This wasn’t the only occasion where the existence of animals was kept in secrecy either. The arrival of the two cubs, Squeaky and Lola, was all very strange. I sitting by the bar completely unaware of the fact two new cubs had even arrived. After wondering where everyone was, I eventually noticed someone walking into pitch black to the mutter of voices. I went to see only to find everyone huddled around two absolutely tiny adorable cubs. Not only was it particularly annoying that no-one had mentioned the arrival to us, but it also seemed odd that the cubs would be staying in a volunteer’s room. As these cubs came literally out of nowhere, I became interested in where they did in fact come from. I had been told by a volunteer that they were ‘on loan’ from another park and that they would be returned due to the fact they weren’t white lions. Although I can’t confirm this as being the truth, I asked staff members on many occasions if this was the case and the question was avoided every single time. The arrival of these cubs was predominantly strange as I was told in my introduction that they would be reducing the amount of cub petting. Since I left Ukutula on 16th February 2015, at least 10 cubs have appeared at the park and two tiger cubs have been taken from their mother to be hand reared so, clearly, they do not intend to cut down cub petting anytime soon.
On the nights that these ‘3 week old’ cubs weren’t staying in volunteers’ rooms, they would be locked in the Reception until morning. I only became aware of this when having to get my key from reception after returning late from a trip. Sparkly (Managing Director) spent half an hour trying to get hold of someone to open reception so I could get my key. When Willi finally came to open it, I saw the crate of cubs in the doorway. Much like the older cubs, these cubs also slept in a crate similar to that of a puppy, although they had to deal with the hazard of sharp wires…
A couple of days after these cubs arrived they were joined by a third cub, Kinvara, which was born at Ukutula on the 28th January. This meant that she was only 18 days old when she was bombarded with groups of school children and tourists passing her around. She was the final cub that was bred using Felix and he passed away shortly before we arrived. I was told the lions were on some sort of contraception, hence the supposed decrease in cub petting, which made this addition to the cubs pretty questionable. I was also told, by Willi himself, that the exact same day this cub was taken from its mother, a male lion was put in the enclosure.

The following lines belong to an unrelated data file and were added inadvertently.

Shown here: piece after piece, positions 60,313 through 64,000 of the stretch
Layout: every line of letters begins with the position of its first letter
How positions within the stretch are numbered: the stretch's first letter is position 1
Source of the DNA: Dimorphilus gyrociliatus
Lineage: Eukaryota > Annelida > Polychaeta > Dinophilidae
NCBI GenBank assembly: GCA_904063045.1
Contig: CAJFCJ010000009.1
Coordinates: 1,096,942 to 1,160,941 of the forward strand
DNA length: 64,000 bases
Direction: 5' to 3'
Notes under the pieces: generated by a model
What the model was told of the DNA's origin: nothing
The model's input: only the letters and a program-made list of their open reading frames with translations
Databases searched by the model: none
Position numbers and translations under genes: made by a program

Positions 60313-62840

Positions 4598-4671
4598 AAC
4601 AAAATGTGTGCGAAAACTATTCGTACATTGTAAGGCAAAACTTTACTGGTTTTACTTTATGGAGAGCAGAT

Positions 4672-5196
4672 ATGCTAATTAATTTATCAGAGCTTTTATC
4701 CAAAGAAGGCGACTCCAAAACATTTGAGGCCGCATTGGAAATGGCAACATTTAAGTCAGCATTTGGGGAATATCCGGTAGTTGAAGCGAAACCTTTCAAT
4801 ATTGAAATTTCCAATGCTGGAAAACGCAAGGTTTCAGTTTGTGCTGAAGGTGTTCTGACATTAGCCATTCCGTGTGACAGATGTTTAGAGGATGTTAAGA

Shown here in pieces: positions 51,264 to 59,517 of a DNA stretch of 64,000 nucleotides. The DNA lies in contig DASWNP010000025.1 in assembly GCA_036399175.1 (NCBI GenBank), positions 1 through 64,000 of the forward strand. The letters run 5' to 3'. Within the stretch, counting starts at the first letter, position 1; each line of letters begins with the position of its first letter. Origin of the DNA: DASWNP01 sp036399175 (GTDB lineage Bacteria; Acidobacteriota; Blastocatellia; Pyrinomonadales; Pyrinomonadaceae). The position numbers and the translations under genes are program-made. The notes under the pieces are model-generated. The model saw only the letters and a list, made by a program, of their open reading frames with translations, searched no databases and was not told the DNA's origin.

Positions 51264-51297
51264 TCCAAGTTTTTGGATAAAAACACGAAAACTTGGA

One of my biggest concerns for these cubs was that volunteers had told me they weren’t going to be fed for two days, so that they would be hungry enough to take to a bottle. There’d be times when the cubs would be so hungry they’d suckle our fingers, and still wouldn’t be fed for a further couple of hours. I’m not sure if these rumours are true or more to the point, why these cubs are even taken from their mothers so young. Surely the fact they’re resisting the bottle should be some indication that its not normal?
Aside from these cubs, there were numerous other animal encounters which made me increasingly concerned for the welfare of the animals at Ukutula. I once walked into The Devils’ enclosure to find one of the smaller lions caught in a wire from the electric fence. The young lion had got it’s paw caught and as the wire was attached to the gate, everytime it opened, it tightened around it’s paw. I mentioned this to a female Ranger at around 9am and by time we passed the enclosure (with Gill) over an hour later, nothing had yet been done about the situation. During one of my cub days I was in ‘The Devils’ enclosure when a guest was jumped on by one of the larger Devils, grabbing her hair. Unsurprisingly, she was pretty shaken up and asked me whether anyone had ever been attacked at Ukutula. I had been told to say ‘no’ and genuinely thought this was the case until stumbling upon multiple articles online that say differently. It also seemed strange to me that everytime we passed the tiger enclosure, they would be pacing back and forth, exactly like tigers kept in zoos do. There was also a Ranger Day when we spent all day trying to find nyalas to dart. I didn’t really receive a clear answer when questioning why this was necessary.
A huge attraction that the park prides itself on is the opportunity to walk with the older lions. They have groups of guests going out every day to go on structured walks with the lions who are too big for petting. You’re given sticks to usher the lions away if they come too close and are warned not to bend down or single yourself out. After all, let’s not forget these are ‘wild’ animals and they’re still born with innate instinct. The lion walkers train the lions to climb up trees and sit on podiums all for a piece of chicken on the end of a stick, not unlike a sight you would expect to see in a circus.
Please read my Cub Petting page to get information on the cub petting industry.